A roadmap is something different than a planning. The goal of a roadmap is to communicate a vision by only showing the essence of a development or challenge. It focuses on risk reduction and acceptance, while a planning focuses on turnaround times, capacity and quality.

6 tips for setting up a roadmap

Now the concept and the importance of a roadmap are clear, here are 6 tips for setting up a good roadmap.

Tip 1: start with determining your ultimate goal

Start with determining your ultimate goal. The best way to do this is by asking questions such as ‘what is problem that needs to be solved?’, ‘why is it a problem?’ and ‘what is the revenue model?’ Work your way back from there. Do not try to fill in all details yet, because at this point there are still matters you do not know about. Name and prioritise them in the roadmap. Make sure that the biggest risks or uncertainties are dealt with without any delay. Low risk matters can be dealt with later.

Tip 2: visualise

Make it visual and make sure that it fits on A3 size paper and is readable. The major goal is communicating your vision. The best way to do this is with an organised, visual summary, which you can easily fall back on during talks. To make things even more clear, you can enrich the texts and the goals in the roadmap with concept drawings which depict the future situation.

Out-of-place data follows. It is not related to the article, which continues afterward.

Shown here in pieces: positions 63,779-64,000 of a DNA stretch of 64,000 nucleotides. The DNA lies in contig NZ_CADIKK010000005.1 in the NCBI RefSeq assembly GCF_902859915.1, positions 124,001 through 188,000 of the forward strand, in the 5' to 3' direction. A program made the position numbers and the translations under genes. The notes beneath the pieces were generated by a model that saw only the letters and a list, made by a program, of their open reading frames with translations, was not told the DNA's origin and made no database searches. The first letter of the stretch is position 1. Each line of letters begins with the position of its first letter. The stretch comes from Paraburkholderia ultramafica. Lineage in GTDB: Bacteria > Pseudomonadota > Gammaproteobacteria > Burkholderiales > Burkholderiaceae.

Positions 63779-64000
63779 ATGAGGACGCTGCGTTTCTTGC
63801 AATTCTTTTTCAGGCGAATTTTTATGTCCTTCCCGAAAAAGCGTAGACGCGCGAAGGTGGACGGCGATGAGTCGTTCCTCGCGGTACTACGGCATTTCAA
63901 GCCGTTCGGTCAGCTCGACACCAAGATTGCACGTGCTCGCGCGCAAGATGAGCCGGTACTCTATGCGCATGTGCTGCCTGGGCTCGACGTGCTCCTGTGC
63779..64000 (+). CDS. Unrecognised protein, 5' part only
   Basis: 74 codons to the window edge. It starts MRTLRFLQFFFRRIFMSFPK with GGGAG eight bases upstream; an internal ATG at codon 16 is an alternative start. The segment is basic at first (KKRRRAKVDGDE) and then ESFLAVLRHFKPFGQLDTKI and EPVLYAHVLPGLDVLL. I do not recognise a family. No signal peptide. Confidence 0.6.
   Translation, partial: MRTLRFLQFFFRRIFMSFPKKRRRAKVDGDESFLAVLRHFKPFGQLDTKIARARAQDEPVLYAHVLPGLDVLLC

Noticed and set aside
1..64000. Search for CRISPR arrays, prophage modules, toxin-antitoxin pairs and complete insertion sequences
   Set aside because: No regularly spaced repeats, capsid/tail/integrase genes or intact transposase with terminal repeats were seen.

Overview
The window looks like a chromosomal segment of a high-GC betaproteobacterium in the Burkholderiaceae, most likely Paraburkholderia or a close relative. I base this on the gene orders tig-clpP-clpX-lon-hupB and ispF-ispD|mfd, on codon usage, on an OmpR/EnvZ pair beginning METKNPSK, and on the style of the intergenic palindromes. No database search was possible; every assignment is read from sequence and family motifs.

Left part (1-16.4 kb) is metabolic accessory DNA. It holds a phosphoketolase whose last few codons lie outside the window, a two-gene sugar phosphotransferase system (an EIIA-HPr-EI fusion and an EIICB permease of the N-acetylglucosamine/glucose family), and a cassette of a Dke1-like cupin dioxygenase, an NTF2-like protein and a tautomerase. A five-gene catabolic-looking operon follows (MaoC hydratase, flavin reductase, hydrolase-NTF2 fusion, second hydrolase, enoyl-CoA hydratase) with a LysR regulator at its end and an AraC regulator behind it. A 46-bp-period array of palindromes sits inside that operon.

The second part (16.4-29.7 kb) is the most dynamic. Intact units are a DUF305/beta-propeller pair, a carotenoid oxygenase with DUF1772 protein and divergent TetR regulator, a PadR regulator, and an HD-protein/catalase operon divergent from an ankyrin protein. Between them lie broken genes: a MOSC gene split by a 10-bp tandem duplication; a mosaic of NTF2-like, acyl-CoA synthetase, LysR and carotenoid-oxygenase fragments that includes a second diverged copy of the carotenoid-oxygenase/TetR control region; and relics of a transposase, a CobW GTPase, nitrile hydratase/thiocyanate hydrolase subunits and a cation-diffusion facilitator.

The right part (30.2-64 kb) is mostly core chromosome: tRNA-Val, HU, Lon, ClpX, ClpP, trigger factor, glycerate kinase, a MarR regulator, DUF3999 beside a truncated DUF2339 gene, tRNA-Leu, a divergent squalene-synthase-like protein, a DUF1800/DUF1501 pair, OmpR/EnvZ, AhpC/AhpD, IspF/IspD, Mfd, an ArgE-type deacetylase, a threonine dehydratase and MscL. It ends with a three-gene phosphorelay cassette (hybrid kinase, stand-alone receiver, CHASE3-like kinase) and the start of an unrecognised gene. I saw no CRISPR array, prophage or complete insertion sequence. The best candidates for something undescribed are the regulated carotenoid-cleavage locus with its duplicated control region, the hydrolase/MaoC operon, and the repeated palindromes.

Tip 3: create support

Involve the stakeholders in setting up the roadmap. By formulating the roadmap together, you will create a basis for support and also integrate the essential interests. The sooner you involve people and have them think along, the quicker your plan will be accepted and propagated.

Tip 4: continue to update

Keep the roadmap alive by updating it regularly. Especially when it concerns the longer terms of 1-3 years, a market can be far too dynamic. Therefore new insights will pop up regularly. Verify the fundamental starting points of the roadmap on a regular basis. When you notice that other demands are made with regard to your product or company, then do not wait too long with a change of course.